Elderly hawker allegedly passed away after working 18-hour days to avoid hefty fine when NTUC Foodfare rejected appeal to shorten operating hours

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According to a reader of The Independent, an elderly hawker passed away earlier this year after working 18-hour days to avoid hefty penalties when NTUC Foodfare rejected his appeal to shorten his operating hours when his helpers went on leave.

The reader, who declined to be named, said that she rented a stall for her father at the food court at Changi Airport terminal 4 since they trusted that it is “a government link organisation who will have the best interests for our people.”

The reader soon came to regret her decision. She said: “Unfortunately, during Chinese New Year in 2018, I saw the first situation of how an elderly hawker was being bullied by NTUC Foodfare.”

According to the reader, the elderly hawker – who operated 2 food stalls (stall number 6 and 7) at the same food court where her father works – applied to NTUC to shorten his operating hours for the first two days of Chinese New Year when some of his staff returned to their home country for the holidays.

Besides allegedly rejecting the appeals, NTUC Foodfare apparently warned the elderly hawker that he would have to pay a hefty $500 penalty for each day he closes. The reader said that the elderly hawker decided to run the stall himself and worked from 5am-11pm daily to avoid the penalties.

The hawker’s efforts, however, cost him his life. Our reader shared: “On the second day of Chinese New Year, he suddenly felt unwell and was rushed to the hospital; he passed away in the hospital.”

According to the reader, the hawker’s “heart surgeon confirmed that he collapsed as he was overworked.”

Over the next 6 months, the deceased hawker’s devastated family – who had apparently decided not to go ahead with the hawker business with Foodfare – tried to get back the over $40,000 deposit the elderly hawker had paid to NTUC Foodfare.

The reader shared: “For 6 months, NTUC did not return this money to his family, and his family had to continuously apply to NTUC to get their money back. Ultimately, they only got back 50% of it as it was indicated that 1 of the stalls was signed under a company and the other one was signed under sole proprietorship.”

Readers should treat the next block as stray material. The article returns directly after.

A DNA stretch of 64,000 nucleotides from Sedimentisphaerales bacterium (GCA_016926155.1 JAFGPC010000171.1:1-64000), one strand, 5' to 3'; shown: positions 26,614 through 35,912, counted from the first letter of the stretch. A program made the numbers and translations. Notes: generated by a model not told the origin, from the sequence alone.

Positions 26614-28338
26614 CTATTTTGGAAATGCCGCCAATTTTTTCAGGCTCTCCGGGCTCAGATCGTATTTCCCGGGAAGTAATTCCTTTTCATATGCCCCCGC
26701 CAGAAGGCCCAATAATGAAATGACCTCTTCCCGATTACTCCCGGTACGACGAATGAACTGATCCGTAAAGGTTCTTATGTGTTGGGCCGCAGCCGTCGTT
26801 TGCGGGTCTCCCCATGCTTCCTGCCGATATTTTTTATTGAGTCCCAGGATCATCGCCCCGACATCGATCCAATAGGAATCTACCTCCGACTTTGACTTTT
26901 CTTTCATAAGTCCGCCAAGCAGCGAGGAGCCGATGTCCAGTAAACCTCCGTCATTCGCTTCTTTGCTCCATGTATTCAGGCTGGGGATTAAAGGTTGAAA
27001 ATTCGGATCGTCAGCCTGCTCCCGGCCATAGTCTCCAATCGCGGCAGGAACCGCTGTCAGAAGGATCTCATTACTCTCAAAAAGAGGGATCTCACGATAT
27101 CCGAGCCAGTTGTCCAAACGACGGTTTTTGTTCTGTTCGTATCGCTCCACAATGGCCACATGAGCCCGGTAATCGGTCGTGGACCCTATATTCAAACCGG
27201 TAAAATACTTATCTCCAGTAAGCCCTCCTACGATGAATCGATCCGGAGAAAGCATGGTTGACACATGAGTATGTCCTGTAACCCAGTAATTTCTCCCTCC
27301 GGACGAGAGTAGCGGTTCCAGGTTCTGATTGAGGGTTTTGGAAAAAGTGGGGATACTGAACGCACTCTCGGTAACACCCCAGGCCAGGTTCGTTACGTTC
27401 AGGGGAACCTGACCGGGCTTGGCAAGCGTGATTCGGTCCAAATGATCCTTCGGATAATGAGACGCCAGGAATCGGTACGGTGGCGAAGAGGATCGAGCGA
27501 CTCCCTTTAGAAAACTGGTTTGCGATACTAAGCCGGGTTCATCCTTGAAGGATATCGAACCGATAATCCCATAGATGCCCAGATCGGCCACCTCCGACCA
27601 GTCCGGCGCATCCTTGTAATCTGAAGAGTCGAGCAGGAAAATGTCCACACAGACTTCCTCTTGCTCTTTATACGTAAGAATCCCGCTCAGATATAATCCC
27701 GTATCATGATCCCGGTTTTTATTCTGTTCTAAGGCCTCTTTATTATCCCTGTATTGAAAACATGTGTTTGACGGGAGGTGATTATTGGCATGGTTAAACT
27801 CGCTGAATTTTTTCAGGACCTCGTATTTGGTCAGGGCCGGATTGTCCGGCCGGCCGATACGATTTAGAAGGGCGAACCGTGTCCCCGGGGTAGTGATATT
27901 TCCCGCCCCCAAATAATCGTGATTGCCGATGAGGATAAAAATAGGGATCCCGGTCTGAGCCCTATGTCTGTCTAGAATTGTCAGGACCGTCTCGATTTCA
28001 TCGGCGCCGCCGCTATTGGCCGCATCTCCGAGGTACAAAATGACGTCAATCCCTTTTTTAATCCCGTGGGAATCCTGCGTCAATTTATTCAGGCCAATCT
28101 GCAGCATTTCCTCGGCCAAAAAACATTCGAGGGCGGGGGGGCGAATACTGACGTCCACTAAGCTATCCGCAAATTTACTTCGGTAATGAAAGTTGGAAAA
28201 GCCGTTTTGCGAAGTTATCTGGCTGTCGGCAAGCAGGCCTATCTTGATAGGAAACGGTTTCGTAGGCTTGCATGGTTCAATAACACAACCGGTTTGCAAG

Our reader also shared how her father was slapped with a hefty $3500 penalty for closing his shop for a week after suffering an injury.

Sharing screenshots of his correspondence with NTUC Foodfare representatives, the hawker’s daughter wrote that his father was forced to work double shifts a day at the stall to avoid penalties for closures, even after fracturing his foot while working, due to the shortage in manpower:

“In June 2018 this year, my father was injured while working in the food stall. We have constantly been facing staffing issues as we were not allowed to hire foreigners and less Singaporean and PR are willing to take up a job in a food stall. Due to that, my father had to work 2 shifts a day in order not to get a penalty from NTUC Foodfare.”

Her father, however, was forced to take a break when the injury worsened. The hawker’s daughter lamented that NTUC Foodfare slapped them with a hefty fine for stall closure, despite her attempts to explain the situation to them:

“However, as his injury was too serious this time, we had to close the stall for a week. I wrote to NTUC Foodfare to seek their understanding on our situation and that we could not find a head chef right immediately to take over my dad. NTUC Foodfare ignored our explanation and instead slapped us with a $3500 fine.”

The email screenshots the hawker’s daughter shared with us shows that her father suffered a bone fracture in his foot and that her father was hospitalised for this injury that he sustained during the course of running the stall.

Besides sharing the hospitalisation leave chits from the hospital with her explanation into why the stall needed to be closed, the hawker’s daughter also provided NTUC Foodfare with X-ray scans of her father’s fractured foot.

The email correspondence that was sent to us shows that an Assistant Operation Manager named Aaron Chia from NTUC Foodfare’s Retail Division sent this response to the hawker’s daughter. This response is CC’d to Chia’s colleagues:

“Kindly take note that as a stall operator, we cannot take into the consideration that one of the staff is down due to unforeseen circumstances and that is no one else back up and to manage the stall. More importantly, there should not be only one person operating the stall.”

The hawker’s daughter lamented: “It is saddening to see how a government link food operator who claims as a non – profit organisation being so inflexible and ignores the health situation of their tenants.

“Perhaps this is how they managed to have money to buy over Kopitiam – rumoured to be purchased at $400 million. These two stories are a sample among many of preying upon those who may be aged, illiterate or small stall owners.”